A growing health sector and economy has spurred the expansion of the medical supplies and services sectors.

Haissam Chraiteh
Chairman of the Board
Sanofi Aventis
Arman Lukmanov

What is the history of your company in Kazakhstan?

HAISSAM CHRAITEH Sanofi has had a long history in Central Asia present for more than two decades through representative offices. In 2009 we altered our operations in Kazakhstan from a representative-office-based setup to a local pharmaceutical company. Sanofi-Aventis was the first originator company to make this change in the pharmaceutical sector. We fully act as a local distributing company to wholesalers in the country. This step was encouraged by the government's recent decisions related to further healthcare development in the country. Sanofi and Aventis merged in 2005, though the products of both firms already had an established presence in the market. Sanofi is bringing in innovative medicines related to oncology, diabetes, cardiovascular, and internal diseases medicines for the effective treatment of Kazakhstani patients.

ARMAN LUKMANOV Our company was established in 2004 by Canadian and Kazakhstani partners to provide medical services to oil and gas companies in the Kzylorda region. Since then the business has expanded to the mining industry in central Kazakhstan. Later on a major stake in the company was sold to British company Abermed. After Abermed came to Kazanada as a shareholder, Kazanada opened a facility in western Kazakhstan specializing in offshore medical services. Two years ago International SOS of Dubai acquired Abermed, and has become our major shareholder. Kazanada serves local companies and foreign companies from Russia and China. We provide services to the local market and serve Kazakhstani nationals and foreigners who use local medical standards, so we mostly employ Kazakhstani doctors. At the moment we are working in seven regions. In Astana we have 10 people working in our headquarters, while the rest of our team of 200 is spread across Kazakhstan, providing healthcare services in remote areas. We provide medical clinics, ambulances, doctors, paramedics, medicines, and other medical services in remote sites. Also, in some regions, we organize occupational health centers to perform medical checkups for corporate clients. The first clinic we opened was in Atyrau because of the huge demand. According to Kazakhstani law all employees need to have a medical checkup once a year in ordinary local clinics. It is difficult to perform thousands of checkups at local public clinics where there are already many local patients. Hence, at our clinics we work only with corporate clients for their check-up needs.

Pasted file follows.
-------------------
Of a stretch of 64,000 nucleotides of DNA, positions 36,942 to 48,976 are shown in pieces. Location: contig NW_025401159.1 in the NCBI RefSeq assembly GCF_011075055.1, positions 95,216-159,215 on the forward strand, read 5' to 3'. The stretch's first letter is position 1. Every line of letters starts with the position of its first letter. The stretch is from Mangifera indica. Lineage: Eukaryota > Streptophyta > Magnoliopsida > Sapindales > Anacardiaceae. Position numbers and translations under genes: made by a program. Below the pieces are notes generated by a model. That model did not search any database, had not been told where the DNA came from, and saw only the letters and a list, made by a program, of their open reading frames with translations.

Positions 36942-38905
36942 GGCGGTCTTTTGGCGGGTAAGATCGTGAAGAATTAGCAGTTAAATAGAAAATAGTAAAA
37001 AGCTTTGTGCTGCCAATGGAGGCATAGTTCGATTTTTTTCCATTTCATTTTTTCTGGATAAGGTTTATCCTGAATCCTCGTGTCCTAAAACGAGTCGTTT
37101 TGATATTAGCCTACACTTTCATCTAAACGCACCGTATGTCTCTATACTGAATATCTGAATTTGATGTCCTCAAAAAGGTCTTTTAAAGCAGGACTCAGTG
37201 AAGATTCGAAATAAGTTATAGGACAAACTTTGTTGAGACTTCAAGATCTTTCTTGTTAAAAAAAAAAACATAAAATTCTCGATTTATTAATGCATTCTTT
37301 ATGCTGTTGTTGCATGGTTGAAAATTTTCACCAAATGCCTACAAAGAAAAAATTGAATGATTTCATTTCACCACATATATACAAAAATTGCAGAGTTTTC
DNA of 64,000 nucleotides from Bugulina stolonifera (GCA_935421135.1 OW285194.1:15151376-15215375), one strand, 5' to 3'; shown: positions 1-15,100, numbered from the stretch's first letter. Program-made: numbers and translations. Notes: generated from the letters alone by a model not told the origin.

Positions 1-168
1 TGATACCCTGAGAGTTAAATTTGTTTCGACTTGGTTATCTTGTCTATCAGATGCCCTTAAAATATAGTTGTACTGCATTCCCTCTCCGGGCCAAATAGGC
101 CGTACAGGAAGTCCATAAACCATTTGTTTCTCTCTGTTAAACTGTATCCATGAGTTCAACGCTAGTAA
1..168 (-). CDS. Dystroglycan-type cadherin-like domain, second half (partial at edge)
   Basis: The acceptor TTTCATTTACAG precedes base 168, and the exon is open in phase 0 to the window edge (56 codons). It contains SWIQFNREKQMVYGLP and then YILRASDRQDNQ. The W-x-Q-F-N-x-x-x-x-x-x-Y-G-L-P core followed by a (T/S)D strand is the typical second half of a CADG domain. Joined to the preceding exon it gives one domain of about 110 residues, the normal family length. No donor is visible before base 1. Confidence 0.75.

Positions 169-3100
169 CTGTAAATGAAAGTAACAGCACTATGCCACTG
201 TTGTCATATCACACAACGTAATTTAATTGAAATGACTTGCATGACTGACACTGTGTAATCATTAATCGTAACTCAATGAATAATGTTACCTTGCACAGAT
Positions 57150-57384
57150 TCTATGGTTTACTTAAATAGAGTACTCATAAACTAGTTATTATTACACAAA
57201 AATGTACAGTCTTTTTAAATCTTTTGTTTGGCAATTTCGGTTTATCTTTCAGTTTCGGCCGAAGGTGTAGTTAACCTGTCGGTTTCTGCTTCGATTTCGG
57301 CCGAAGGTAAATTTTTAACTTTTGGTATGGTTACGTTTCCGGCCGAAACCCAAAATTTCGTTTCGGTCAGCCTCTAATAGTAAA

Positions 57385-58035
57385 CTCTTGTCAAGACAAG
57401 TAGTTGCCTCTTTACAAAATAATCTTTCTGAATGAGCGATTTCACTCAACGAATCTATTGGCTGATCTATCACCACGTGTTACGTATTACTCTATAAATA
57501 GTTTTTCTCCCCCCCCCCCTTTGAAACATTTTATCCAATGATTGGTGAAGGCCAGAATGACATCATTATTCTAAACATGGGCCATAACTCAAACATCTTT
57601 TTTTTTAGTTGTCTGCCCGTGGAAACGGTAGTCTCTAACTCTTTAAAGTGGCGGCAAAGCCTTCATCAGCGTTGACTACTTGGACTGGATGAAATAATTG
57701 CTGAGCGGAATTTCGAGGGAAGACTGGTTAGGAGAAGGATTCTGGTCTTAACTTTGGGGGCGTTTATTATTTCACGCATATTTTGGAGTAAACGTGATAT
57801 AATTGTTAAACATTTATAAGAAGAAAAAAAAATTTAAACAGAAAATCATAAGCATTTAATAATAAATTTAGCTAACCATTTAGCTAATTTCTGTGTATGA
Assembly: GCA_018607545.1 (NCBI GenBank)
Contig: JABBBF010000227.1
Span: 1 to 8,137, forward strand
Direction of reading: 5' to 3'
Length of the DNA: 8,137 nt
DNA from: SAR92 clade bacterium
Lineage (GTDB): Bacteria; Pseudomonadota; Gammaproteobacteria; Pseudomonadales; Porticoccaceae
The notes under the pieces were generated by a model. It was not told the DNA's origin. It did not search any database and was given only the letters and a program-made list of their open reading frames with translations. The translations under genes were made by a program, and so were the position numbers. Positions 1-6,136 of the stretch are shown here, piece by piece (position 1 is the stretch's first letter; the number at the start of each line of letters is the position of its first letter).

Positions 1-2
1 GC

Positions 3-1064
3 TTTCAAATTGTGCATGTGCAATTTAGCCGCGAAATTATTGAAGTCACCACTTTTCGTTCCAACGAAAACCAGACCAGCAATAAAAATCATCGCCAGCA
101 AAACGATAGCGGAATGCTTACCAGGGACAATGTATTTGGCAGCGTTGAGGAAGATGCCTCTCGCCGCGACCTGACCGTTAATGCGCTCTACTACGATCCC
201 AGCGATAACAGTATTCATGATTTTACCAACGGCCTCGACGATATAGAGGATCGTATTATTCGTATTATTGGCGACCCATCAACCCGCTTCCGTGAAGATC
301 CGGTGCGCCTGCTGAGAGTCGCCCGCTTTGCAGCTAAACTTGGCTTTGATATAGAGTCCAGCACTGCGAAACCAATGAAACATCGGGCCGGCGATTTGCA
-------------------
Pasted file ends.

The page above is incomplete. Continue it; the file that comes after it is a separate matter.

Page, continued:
What strengths has the company brought to research in the country?

HC We have a lot of local activities in terms of medical research in different fields. In addition, we also prepare the market for new drugs in the fields of oncology and cardiology. We are quite active through regional interaction and clinical trials with hospitals and local operators. There is a government program called “100 Clinics and 100 Schools", and this is going to be significant for business. The Ministry of Health has announced that an additional $3 billion will be spent on the healthcare sector by 2015. This amount doesn't only cover expenditures and medicines, but also medical infrastructure and equipment. It is an ambitious program, and will include the hiring and training of new nurses and medical staff. Since 2008 Sanofi in Kazakhstan initiated medical awards for the best research in various medical areas contributing to the development of science in the country.

How would you define the main challenges you face in your area of operations?

AL Kazakhstan is a huge country with a small population. Our projects are located very far from city centers, sometimes up to 200 kilometers away. Even if we have vehicles, the transport infrastructure network does not work to our advantage. In very remote projects we use helicopters for transport. However, in general we work with 4WD ambulances. If a patient has minor issues, we do it locally. If not, we need to transport the patient to the nearest stationary clinic, and to do so we have our own specially equipped ambulance fleet.